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Turning statistics into knowledge: use and misuse of indicators and models Data Day Geneva May 18th

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Modeling: Partial vs General equilibrium The importance of estimation Indices Turning statistics into knowledge2

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Modeling: Partial vs General equilibrium The importance of estimation Indices Turning statistics into knowledge3

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Modeling: Partial versus General equilibrium Turning statistics into knowledge4 Definitions Partial equilibrium implies that we only consider a few markets at a time and we do not close the models by including all economic interactions across sectors (e.g., SMART, GSIM in WITS or TRITS at the World Bank). In a general equilibrium setup all markets are simultaneously modeled and interact with each other (e.g., GTAP developed at Purdue University).

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Why partial equilibrium? Advantages Minimal data requirement. We can take advantage of rich WITS datasets. Crucial if question is about: – Bolivia or Uruguay and not the Rest of South America – Soya exports and not Other cereals – Results of the trade model will feed poverty analysis. Households produce corn or soya, not cereals. Heterogeneity of impacts may be lost in a more aggregate general equilibrium model. Turning statistics into knowledge5

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Why partial equilibrium? More Advantages Allows analysis of Doha negotiations more accurately: – In the WTO countries negotiate bound tariffs, not applied (tariff overhang in many regions) – Applied and bound tariffs are very different within HS 10 Cereals. General equilibrium approach will miss this. Turning statistics into knowledge6

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Why partial equilibrium? More Advantages Transparency – Modeling is straightforward and results can be easily explain. No black box. Easy to implement – Excel sheet/SMART/GSIM Solves aggregation bias Turning statistics into knowledge7

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Adding apples and oranges…. Apples OrangesFruits Pw Pw+Ta Pw+Tf No welfare cost associated with Ta: apples import demand is perfectly inelastic. No tariff on oranges. So no welfare cost associated with fruit protection. Aggregation bias suggests welfare loss = Q P Turning statistics into knowledge8 Pw+ta

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Why partial equilibrium? Disadvantages One has information only on a pre- determined number of economic variables (partial model of the economy) One may miss important feedbacks – E.g., Labor market constraints. (But if you know they are there you can model them) Can be very sensitive to a few (badly estimated) elasticities. Turning statistics into knowledge9

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Modeling: Partial vs General equilibrium The importance of estimation Indices Turning statistics into knowledge10

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The importance of estimation Ex-post One can estimate the impact of a certain policy reform on exports, trade creation, diversion, GDP growth, productivity and with a bit of modeling utility (e.g., gravity equation) Ex-ante One should estimate the critical parameters of the modeling exercise (elasticities, economies of scale, etc..). Otherwise: – Harris (1984) versus Head and Ries (1999) – World Bank (2001) versus Hoekman et al (2004) – GEP(2001) versus common sense Importance of comparing relative and not absolute results Turning statistics into knowledge11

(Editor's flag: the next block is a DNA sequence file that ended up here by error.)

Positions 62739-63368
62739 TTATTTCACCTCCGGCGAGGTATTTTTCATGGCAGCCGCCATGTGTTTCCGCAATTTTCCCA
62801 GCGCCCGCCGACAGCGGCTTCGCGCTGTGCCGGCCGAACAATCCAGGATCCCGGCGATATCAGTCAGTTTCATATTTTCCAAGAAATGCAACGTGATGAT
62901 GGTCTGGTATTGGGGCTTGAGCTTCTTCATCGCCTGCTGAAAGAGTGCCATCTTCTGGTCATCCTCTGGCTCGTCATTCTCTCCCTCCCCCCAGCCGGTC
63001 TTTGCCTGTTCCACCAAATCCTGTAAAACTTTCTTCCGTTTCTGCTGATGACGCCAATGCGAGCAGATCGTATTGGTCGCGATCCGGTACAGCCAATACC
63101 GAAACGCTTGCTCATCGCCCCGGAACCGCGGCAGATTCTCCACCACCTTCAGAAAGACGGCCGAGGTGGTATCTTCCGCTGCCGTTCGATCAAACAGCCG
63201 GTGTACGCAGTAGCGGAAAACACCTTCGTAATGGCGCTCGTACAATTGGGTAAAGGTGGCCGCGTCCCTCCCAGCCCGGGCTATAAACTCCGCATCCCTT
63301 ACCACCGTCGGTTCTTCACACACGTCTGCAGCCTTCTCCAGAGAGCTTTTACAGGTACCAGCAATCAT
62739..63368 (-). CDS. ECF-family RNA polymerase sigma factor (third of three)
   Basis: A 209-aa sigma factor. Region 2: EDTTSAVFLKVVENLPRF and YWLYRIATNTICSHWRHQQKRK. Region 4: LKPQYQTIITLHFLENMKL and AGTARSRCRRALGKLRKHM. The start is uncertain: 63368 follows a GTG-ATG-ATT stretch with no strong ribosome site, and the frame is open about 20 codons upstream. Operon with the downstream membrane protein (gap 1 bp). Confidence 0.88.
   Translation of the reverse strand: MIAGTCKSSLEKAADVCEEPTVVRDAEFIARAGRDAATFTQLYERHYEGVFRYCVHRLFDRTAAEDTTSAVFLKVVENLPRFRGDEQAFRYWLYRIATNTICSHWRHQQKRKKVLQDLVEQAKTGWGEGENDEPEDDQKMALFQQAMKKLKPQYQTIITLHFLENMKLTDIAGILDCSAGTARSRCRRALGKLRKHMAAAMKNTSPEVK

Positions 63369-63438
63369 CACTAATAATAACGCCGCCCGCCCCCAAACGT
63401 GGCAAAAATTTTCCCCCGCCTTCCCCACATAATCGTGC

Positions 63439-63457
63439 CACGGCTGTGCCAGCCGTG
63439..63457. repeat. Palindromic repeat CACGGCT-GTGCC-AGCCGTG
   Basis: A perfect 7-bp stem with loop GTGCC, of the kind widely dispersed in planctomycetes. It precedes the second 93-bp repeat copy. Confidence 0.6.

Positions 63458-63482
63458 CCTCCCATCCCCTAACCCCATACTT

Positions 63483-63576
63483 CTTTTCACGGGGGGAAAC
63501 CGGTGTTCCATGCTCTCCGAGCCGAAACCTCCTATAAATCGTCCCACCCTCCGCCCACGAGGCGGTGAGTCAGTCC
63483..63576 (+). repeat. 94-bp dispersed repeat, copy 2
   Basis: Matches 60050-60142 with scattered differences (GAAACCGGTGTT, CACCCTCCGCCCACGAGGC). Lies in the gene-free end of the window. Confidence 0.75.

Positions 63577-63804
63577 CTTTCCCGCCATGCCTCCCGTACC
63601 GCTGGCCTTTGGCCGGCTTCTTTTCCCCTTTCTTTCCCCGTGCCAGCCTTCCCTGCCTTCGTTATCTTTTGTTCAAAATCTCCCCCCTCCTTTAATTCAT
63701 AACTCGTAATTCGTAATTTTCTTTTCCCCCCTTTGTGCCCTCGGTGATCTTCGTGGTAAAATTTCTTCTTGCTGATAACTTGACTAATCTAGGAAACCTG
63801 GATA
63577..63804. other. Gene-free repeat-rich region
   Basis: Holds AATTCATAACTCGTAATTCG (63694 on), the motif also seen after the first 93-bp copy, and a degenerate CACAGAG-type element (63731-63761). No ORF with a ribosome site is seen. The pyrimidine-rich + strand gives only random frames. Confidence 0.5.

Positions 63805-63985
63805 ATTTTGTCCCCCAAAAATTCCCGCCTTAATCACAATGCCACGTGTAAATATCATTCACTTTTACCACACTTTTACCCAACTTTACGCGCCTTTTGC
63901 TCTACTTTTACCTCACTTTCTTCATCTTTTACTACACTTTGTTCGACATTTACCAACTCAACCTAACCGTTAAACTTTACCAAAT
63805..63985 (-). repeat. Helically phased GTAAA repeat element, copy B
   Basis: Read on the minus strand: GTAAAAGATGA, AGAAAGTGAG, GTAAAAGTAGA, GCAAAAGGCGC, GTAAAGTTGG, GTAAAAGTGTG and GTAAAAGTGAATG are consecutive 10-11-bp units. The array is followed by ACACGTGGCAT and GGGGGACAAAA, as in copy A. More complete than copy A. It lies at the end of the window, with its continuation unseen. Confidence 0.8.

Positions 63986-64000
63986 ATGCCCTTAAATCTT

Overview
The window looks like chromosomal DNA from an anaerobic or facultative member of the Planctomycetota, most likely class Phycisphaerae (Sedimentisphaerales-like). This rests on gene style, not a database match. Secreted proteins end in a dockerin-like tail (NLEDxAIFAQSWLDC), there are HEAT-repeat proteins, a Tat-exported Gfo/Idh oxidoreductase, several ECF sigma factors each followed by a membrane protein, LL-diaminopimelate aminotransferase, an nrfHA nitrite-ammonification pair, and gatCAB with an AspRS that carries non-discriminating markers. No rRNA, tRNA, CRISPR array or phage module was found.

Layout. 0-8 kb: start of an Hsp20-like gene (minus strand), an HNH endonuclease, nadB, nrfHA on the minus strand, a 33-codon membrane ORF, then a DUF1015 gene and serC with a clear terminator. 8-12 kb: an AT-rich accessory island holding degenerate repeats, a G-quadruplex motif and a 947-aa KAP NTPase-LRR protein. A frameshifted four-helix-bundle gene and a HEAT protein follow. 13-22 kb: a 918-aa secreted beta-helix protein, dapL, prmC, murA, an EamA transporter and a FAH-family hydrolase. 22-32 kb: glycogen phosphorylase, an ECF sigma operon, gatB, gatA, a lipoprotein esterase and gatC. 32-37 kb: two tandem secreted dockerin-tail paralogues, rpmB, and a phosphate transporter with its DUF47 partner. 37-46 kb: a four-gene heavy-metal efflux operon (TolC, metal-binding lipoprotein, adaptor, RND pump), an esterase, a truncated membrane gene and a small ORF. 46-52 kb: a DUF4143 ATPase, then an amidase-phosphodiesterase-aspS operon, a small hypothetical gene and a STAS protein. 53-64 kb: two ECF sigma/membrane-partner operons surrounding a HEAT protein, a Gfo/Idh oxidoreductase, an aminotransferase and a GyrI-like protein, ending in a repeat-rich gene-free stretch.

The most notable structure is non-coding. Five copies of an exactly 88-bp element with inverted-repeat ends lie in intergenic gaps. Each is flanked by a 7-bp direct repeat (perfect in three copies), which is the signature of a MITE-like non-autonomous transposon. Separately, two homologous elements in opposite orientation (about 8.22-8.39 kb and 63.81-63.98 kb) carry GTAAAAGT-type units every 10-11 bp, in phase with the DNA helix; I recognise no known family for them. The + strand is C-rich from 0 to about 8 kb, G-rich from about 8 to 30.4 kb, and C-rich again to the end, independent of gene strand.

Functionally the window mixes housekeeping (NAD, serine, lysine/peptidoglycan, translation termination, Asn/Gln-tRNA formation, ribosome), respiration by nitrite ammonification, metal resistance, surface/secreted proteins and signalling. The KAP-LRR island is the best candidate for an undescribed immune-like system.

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But why do simulation results differ? Scenarios are not the same – Full versus partial – Different base years (benchmarks) – Mixing with other reforms (fiscal policy, trade facilitation) Data are not the same – GTAP data is standard, but PTAs, NTBs.. Parameters (elasticities) are not the same Modeling assumptions differ – Perfect versus imperfect competition – Flexible versus rigid labor markets – Endogeneity of TFP to trade openness Turning statistics into knowledge12

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Modeling: Partial vs General equilibrium The importance of estimation Indices Turning statistics into knowledge13

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Indices: between analysis and narrative According to statisticians: what cannot be counted does not count, but do indicators try to count what cannot be counted? Composite indices are good for: – Narrative – And advocacy of particular reform/policy – Decision making process if based on policies rather than outcomes, and aggregated using a proper technique. Turning statistics into knowledge14

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Indices Problems: Modeling versus estimation of weights of different components (or subjective versus objective criteria) Based on theory, not hand-waving (World Banks OTRI versus IMFs old TRI) Rankings and the importance of measurement error (OTRI versus TRI or Doing Business) Turning statistics into knowledge15

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Concluding remarks Keep it simple and transparent Dont trust your guts: estimate everything you can! Pay attention to measurement error Compare relative policy shocks not absolute numbers Turning statistics into knowledge16

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